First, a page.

The annual number of Victorian road deaths is less than a third of what it was in 1989. But the bad news – despite spending millions on police blitzes and advertising campaigns, our road toll in 2019 is up 44 percent compared to 2018. This raises the question – have our attempts to reduce the road toll plateaued?

 

It is hard to appreciate the advancement in driver safety, but thanks to new technology, vehicle safety has come an incredibly long way. Did you know that in 1989 the average car would probably not be equipped with crumple zones – used to absorb the impact of a collision, airbags – used to prevent facial concussion with obstacles such as a windscreen, or ABS brakes and electronic stability control (ESC) – used to help control a car when sudden braking is required? In 1989, it was a challenge to control a vehicle in an incident, let alone walk away from a collision with minimal injuries. Now, due to advancements in new technology, we are ready for the next wave of vehicle safety features.

 

These days the term ‘smart’ is applied to everything from phones to fridges. In essence, ‘smart’ means that a device is computer powered and connected to other devices via the internet. Vehicles are becoming ‘smart’ too with greater numbers connecting to networks and other devices and offering connected safety features such as adaptive brake-lights, to active anti-whiplash head restraints, and automatic 24/7 emergency assistance.

 

The move toward smart vehicles has been viewed primarily in the prism of consumer convenience. There is also an emerging safety benefit. For example, smart vehicles have functions that monitor many aspects of a journey, including vehicle health information and driver behaviour. With vehicles being ‘connected’, this offers an excellent opportunity for such data to be aggregated by road authorities and used to monitor traffic in real-time. This means that if a collision suddenly occurred and a line-up of vehicles started braking, vehicles can be alerted of this hazard within seconds via dynamic signage or through the vehicle’s communication systems. Moreover, it means emergency services can be notified immediately, saving precious minutes. As data is aggregated road authorities will have the ability to dynamically change the speed limit to prevent further accidents too.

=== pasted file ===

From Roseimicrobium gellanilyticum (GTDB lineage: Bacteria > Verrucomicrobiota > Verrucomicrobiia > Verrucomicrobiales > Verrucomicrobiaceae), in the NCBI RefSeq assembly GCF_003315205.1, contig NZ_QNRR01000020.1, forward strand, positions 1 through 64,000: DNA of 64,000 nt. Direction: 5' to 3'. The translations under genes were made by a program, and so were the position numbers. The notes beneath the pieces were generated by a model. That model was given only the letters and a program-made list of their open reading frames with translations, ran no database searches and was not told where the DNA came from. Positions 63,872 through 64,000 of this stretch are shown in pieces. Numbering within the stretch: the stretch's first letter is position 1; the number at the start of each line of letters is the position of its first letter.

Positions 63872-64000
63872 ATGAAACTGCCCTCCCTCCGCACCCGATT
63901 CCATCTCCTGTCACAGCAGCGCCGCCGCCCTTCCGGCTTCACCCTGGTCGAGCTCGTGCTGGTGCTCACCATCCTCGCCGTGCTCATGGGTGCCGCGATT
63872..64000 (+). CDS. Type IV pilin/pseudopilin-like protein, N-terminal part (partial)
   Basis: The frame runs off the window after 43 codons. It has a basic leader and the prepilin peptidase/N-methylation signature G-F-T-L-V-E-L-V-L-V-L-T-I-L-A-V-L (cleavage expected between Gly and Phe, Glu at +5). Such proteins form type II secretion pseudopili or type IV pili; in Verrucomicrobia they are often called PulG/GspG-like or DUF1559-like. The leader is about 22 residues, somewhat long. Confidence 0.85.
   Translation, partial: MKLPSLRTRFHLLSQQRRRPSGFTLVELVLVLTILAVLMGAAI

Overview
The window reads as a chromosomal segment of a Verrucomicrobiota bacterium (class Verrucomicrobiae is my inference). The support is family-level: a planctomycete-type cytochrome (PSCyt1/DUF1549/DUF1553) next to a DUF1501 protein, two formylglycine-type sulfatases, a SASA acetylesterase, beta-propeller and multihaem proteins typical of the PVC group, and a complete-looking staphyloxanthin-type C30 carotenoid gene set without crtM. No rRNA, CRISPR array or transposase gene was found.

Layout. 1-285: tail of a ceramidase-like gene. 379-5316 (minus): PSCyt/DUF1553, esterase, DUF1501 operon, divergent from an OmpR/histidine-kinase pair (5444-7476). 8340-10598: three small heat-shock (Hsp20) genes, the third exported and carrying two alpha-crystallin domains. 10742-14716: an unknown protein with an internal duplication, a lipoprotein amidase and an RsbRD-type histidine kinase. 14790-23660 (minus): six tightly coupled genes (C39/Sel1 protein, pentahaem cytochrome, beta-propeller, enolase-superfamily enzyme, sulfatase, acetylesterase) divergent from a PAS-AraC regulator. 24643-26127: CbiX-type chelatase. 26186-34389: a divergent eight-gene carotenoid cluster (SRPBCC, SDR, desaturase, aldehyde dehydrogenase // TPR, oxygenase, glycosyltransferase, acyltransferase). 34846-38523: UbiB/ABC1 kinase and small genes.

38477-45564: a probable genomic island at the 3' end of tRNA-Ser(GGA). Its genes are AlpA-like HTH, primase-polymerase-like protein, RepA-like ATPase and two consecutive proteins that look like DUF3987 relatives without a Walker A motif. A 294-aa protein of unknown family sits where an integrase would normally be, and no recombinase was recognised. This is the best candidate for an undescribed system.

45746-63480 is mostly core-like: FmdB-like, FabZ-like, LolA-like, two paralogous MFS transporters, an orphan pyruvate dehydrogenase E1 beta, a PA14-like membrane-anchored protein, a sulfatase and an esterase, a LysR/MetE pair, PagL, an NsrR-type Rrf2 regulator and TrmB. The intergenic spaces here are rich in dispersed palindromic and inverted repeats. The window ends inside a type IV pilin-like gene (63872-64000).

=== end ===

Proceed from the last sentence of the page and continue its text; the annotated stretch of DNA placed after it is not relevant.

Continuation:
The genius of such systems is that it allows for speed limits to be instantly adjusted to suit the physical conditions. A trial of this use of artificial intelligence in Nevada in the United States has seen positive results, with a 17 percent reduction in crashes along the trial length of road.

 

This is important because while a road may be fit for the purpose most of the time, it may pose a safety risk in extreme conditions such as wet weather. This is what is known as a ‘transient black spot’ and has traditionally been very hard to alleviate. But by altering how drivers approach roads in severe conditions, the risk of a crash can be reduced.

 

As automated technologies move into vehicles at a rapid rate, having the vehicle forewarn drivers of poor conditions will be of critical importance. It will help the automotive industry move toward the goal of a zero-fatality environment.

 

By contributing to safer motoring and emergency response benefits, Intelematics’ technology will save drivers time and help protect them on the road. Embracing vehicle safety and security technology allow drivers to be informed, secure and connected.

 

Written by Stephen Owens, Chief Operating Officer

Published in The Australian on 8 October 2019 Smarter driving a digital future.